The lineup was put out morning and noon to alert workers on the track to train schedules.  Every two hours, Don would stop at a telephone situated at passing tracks or use a field phone with a long pole that connected to the telegraph lines to call the dispatcher.  Wiley Shaver was the dispatcher in Green River and if he gave a time on a train, “you better believe it” according to Don.  Or a brave man could just “look for the smoke” of the steam engines; not an option with the coming of the diesels!

Telegraph poles no longer line the track.  The coal chutes are gone.  But those who worked the rails remember when the Big Boys passed and men stood with shirt collars clutched and eyes closed against flying cinders as the boiler worked uphill.  Still yet at Creston Hill, Tipton Hill and in to Rock Springs, the carbon residue from steam engines drifts deep in the ditches alongside welded tracks built mainly now with machines instead of manpower.


Alethea Williams said...

> Hi Chris,

> Congratulations on your guest post. It was interesting reading about working on the railroad back in those days. I hope to have time to check out your blog tomorrow. In the meantime, keep writing.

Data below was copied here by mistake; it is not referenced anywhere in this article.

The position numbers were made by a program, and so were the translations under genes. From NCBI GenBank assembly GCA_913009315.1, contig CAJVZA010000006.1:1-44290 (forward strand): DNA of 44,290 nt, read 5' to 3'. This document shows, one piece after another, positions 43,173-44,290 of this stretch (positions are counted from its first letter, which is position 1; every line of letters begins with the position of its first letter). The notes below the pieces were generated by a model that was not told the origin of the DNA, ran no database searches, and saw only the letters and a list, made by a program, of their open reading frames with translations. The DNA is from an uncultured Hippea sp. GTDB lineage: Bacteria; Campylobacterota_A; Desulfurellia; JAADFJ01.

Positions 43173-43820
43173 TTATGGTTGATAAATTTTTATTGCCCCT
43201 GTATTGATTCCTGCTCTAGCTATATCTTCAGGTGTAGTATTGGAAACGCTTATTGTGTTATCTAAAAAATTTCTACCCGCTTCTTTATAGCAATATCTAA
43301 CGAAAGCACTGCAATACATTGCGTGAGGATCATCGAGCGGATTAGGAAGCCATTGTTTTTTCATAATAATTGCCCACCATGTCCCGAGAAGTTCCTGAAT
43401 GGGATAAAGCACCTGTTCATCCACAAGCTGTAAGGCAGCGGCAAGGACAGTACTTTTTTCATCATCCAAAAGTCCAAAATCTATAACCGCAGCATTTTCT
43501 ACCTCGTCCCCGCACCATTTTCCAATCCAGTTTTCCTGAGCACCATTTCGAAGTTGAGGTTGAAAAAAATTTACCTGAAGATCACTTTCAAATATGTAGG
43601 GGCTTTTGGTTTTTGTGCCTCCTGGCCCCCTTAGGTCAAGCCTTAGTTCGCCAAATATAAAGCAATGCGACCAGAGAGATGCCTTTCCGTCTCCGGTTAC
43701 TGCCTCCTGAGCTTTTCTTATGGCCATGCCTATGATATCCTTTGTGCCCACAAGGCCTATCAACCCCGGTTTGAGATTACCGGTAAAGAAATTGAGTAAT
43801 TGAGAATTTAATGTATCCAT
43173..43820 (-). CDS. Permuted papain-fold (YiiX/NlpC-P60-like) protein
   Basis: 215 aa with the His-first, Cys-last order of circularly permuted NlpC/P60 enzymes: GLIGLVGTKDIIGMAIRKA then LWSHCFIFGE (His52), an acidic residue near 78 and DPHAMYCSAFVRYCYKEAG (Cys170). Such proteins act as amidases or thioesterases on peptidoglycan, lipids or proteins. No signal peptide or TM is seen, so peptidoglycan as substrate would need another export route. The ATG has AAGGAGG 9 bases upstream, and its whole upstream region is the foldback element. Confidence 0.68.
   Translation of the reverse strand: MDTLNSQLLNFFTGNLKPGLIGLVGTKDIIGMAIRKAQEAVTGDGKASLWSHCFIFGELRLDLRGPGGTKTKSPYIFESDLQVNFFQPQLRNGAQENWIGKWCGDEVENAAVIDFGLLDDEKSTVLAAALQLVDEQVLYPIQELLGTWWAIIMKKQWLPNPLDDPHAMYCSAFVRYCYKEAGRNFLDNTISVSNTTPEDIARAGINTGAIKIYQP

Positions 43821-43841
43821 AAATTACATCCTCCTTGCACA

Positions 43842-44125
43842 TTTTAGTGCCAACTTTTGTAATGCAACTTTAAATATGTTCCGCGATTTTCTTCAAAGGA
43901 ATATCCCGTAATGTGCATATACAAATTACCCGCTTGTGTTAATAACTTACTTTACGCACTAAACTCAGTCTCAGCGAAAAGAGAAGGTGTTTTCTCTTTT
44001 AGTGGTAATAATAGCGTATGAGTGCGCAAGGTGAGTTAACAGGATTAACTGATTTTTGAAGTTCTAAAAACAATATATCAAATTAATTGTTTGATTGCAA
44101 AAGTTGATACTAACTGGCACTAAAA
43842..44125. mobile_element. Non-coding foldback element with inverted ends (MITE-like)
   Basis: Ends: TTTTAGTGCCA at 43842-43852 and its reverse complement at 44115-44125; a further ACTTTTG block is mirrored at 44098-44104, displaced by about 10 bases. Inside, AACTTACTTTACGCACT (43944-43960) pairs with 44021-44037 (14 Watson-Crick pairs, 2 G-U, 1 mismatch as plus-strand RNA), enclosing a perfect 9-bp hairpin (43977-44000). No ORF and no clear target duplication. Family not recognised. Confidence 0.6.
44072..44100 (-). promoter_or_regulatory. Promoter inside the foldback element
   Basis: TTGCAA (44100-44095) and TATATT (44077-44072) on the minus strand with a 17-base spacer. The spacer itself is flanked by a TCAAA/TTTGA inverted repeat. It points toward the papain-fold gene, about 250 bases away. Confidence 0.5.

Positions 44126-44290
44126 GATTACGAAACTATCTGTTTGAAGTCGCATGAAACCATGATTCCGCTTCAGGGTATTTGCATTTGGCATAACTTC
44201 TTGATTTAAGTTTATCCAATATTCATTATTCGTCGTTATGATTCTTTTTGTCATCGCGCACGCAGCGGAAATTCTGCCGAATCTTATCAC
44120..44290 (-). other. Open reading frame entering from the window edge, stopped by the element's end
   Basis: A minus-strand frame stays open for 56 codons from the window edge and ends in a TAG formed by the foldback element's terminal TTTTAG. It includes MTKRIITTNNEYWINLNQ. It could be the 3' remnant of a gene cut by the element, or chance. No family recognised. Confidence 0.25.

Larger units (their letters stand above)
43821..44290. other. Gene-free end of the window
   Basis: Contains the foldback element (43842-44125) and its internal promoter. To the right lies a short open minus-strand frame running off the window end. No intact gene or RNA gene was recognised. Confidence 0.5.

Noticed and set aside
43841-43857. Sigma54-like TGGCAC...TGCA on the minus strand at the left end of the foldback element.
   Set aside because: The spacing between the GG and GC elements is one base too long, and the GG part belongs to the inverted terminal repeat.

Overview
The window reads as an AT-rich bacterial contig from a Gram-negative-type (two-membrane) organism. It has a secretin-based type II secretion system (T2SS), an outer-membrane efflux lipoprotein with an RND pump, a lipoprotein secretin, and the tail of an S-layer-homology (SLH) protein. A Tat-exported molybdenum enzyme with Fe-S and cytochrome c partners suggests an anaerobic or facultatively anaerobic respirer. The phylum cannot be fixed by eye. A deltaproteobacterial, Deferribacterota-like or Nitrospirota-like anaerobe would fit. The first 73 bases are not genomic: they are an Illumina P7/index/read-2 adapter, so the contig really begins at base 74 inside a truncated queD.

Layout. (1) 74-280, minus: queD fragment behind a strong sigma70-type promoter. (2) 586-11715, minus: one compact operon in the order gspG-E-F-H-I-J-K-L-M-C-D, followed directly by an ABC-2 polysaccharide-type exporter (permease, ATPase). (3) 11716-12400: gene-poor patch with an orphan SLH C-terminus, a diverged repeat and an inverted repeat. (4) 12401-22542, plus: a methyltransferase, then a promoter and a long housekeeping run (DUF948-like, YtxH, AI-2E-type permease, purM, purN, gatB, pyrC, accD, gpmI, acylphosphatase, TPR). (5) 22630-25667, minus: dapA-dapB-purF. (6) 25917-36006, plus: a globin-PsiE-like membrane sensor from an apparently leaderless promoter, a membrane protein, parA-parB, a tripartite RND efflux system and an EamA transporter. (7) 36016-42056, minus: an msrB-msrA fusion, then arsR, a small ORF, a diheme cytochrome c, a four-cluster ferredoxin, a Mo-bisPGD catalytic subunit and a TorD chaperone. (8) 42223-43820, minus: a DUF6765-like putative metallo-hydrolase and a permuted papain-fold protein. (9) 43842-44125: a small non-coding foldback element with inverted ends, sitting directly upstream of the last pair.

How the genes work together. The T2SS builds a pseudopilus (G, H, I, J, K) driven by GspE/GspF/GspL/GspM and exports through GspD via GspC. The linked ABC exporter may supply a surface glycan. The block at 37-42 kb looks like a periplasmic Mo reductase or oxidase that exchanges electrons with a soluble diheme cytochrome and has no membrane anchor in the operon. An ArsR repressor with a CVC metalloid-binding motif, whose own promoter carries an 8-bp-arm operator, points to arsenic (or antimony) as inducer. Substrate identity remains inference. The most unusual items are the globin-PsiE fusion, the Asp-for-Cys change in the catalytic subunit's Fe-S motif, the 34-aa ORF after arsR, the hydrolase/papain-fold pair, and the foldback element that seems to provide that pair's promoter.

> Abbie

Alethea Williams said...

Hi, Chris.

I enjoyed reading the piece about the Big Boys. Somehow the 1950's don't seem like ancient history, but they are, aren't they?

The railroad story was particularly interesting to me because of my grandson's fascination with trains. The rest of us have learned so many things about railroads because of him, and we've walked miles of track, seen some of the little cars Don might have used, and discussed how the track was laid. I took some recent pictures of ties being replaced, and the process is much different today—just a few workmen and lots of machinery. If Kyle were older and had a longer attention span, he might enjoy the article, too. I found it fascinating. Thanks for sharing.


George Shaver said...

I just accidentally happened upon this post. My Grandfather was Wiley Shaver, the train dispatcher in Green River. He started out as a telegraph operator in Birmingham, Alabama.

He died at the age of 102, after he fell and broke his hip, while on his daily walk. I think it was in 1991 or 92, not sure of the exact date.